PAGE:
Fold the rear seat up and you're looking at pure, unadorned bodywork, but I suppose you could store a few small objects under there.
The rear windows pop open to allow for some airflow, but there are no adjustable air vents for rear passengers.
The Space Cab allows for a healthy tub tray length (1825mm versus the dual-cab’s 1625mm), and the optional roller cover proved handy during a rainy week.
If I was going to go full-on with the factory accessories (realizing that many of these SXs will have aftermarket trays) I’d be picking the full under rail tubliner ($716) rather than just a rubber mat.
A tow bar kit ($1098), electronic brake controller ($731), and 12-volt power outlets in the tray ($304 for one, $446 for two) are optionally available, but were not fitted to our test car.
Figures you’ll want to be aware of: The D-Max SX has a useful payload of 1084kg, unbraked towing capacity of 750kg, and 3500kg braked towing capacity (with corresponding 350kg towball download).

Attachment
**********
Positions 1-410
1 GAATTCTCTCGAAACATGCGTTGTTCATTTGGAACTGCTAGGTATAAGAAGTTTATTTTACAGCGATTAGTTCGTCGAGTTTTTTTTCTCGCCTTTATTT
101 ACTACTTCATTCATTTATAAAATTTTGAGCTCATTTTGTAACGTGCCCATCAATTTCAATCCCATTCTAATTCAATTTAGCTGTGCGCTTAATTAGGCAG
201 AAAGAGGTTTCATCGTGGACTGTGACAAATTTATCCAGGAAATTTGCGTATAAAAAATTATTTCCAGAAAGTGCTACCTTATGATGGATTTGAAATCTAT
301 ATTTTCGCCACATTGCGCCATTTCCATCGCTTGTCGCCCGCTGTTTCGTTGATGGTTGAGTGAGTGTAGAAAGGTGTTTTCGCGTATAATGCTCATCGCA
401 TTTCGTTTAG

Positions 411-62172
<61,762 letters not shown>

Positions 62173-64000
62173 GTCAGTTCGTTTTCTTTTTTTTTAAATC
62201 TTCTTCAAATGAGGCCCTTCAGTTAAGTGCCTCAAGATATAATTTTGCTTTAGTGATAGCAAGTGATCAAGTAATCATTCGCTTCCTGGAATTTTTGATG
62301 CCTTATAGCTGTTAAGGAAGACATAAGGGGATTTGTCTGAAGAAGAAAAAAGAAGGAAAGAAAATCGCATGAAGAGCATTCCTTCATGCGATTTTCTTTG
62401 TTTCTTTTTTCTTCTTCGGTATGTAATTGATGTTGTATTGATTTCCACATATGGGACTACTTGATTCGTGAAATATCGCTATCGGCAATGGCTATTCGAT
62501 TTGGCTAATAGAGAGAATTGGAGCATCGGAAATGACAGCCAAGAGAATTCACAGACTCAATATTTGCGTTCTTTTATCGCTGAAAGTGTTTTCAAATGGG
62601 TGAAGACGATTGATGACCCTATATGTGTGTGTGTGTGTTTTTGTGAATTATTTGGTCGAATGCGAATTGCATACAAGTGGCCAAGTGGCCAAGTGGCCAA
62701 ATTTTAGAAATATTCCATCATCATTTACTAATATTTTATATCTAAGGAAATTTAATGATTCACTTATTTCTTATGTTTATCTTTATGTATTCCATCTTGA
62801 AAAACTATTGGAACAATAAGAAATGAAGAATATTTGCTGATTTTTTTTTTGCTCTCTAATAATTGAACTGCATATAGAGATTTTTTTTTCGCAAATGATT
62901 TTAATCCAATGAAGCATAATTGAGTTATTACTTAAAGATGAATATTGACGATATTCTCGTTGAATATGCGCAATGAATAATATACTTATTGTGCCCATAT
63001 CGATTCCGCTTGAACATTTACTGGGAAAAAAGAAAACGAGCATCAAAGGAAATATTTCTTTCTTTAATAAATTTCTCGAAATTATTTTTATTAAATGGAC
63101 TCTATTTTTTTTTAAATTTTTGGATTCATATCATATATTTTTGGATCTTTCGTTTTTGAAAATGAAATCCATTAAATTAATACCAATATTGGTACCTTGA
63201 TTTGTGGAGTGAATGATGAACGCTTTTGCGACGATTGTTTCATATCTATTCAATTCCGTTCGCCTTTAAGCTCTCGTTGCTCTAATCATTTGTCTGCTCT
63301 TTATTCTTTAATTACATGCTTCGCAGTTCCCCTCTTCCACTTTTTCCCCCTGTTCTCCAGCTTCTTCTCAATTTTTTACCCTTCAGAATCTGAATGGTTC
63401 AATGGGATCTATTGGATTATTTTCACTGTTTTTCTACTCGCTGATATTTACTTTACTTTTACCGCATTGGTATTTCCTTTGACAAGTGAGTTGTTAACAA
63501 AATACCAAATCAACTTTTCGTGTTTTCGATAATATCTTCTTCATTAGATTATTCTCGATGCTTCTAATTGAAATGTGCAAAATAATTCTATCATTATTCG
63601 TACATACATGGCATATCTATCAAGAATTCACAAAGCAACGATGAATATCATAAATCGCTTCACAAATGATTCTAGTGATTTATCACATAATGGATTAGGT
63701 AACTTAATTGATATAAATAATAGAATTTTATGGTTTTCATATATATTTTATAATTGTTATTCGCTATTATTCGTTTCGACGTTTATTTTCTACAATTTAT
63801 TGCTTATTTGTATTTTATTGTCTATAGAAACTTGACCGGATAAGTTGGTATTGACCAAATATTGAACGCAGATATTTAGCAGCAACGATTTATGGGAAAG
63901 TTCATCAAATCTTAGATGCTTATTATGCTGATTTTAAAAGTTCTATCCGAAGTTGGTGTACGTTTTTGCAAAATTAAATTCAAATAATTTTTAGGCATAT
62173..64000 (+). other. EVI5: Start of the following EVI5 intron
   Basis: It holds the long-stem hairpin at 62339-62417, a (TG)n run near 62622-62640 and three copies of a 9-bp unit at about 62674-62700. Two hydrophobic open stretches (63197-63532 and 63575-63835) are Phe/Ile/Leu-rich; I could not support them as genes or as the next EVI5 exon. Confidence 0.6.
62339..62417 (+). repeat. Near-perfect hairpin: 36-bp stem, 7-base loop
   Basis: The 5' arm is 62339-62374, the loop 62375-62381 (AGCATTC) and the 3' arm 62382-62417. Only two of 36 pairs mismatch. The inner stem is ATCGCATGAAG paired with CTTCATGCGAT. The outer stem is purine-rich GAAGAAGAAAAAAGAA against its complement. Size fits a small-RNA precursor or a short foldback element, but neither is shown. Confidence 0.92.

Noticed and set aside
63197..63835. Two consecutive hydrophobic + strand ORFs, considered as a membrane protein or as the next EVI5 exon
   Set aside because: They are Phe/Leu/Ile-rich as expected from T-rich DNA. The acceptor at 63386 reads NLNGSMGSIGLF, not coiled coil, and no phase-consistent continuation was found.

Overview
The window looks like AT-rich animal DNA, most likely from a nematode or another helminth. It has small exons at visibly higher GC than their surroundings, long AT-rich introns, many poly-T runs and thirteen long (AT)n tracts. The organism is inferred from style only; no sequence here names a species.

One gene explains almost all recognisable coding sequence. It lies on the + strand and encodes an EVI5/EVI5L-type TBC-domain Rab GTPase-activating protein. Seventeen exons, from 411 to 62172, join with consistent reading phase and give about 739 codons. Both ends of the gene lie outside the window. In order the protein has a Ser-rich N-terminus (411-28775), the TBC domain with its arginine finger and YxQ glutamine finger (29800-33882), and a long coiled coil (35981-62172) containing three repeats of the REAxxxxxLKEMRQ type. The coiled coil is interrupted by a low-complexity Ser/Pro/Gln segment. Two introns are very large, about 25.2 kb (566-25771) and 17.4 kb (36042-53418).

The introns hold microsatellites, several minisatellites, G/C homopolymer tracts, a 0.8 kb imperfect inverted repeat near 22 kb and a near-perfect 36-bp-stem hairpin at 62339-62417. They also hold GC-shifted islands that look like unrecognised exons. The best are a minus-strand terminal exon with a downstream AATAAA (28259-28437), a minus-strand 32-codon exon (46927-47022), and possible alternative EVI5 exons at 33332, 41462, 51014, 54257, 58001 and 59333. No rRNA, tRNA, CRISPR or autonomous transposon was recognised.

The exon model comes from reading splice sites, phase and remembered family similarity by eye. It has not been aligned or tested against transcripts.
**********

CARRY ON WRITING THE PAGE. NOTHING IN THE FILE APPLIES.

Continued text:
No matter which D-Max you choose, you’re getting just the one engine, the latest version of the brand’s hallowed (4JJ1) 3.0-litre four-cylinder turbo-diesel.
It produces nice power figures of 130kW/430Nm, and in High-Rider variants is only available with a six-speed torque converter automatic.
The SX does not get a low-range transfer case and is 4x2 (rear-wheel drive) in the configuration we tested.
The official combined fuel figure is a surprisingly low 7.5L/100km for this configuration, and over a week of genuinely mixed conditions I recorded a figure of 10.9L/100km at the pump.
The D-Max is diesel only and has a 76-litre fuel tank.
For all its workhorse brutality, I quite enjoyed driving the D-Max every time I got behind the wheel.
There’s a raw honesty about it, and while there are higher-tech engines out there, none quite compare to toughness this light truck powerplant exudes.
Power is plentiful, helped by the fact you’re only driving the rear wheels, and the six-speed transmission gets by without any major complains from this reviewer.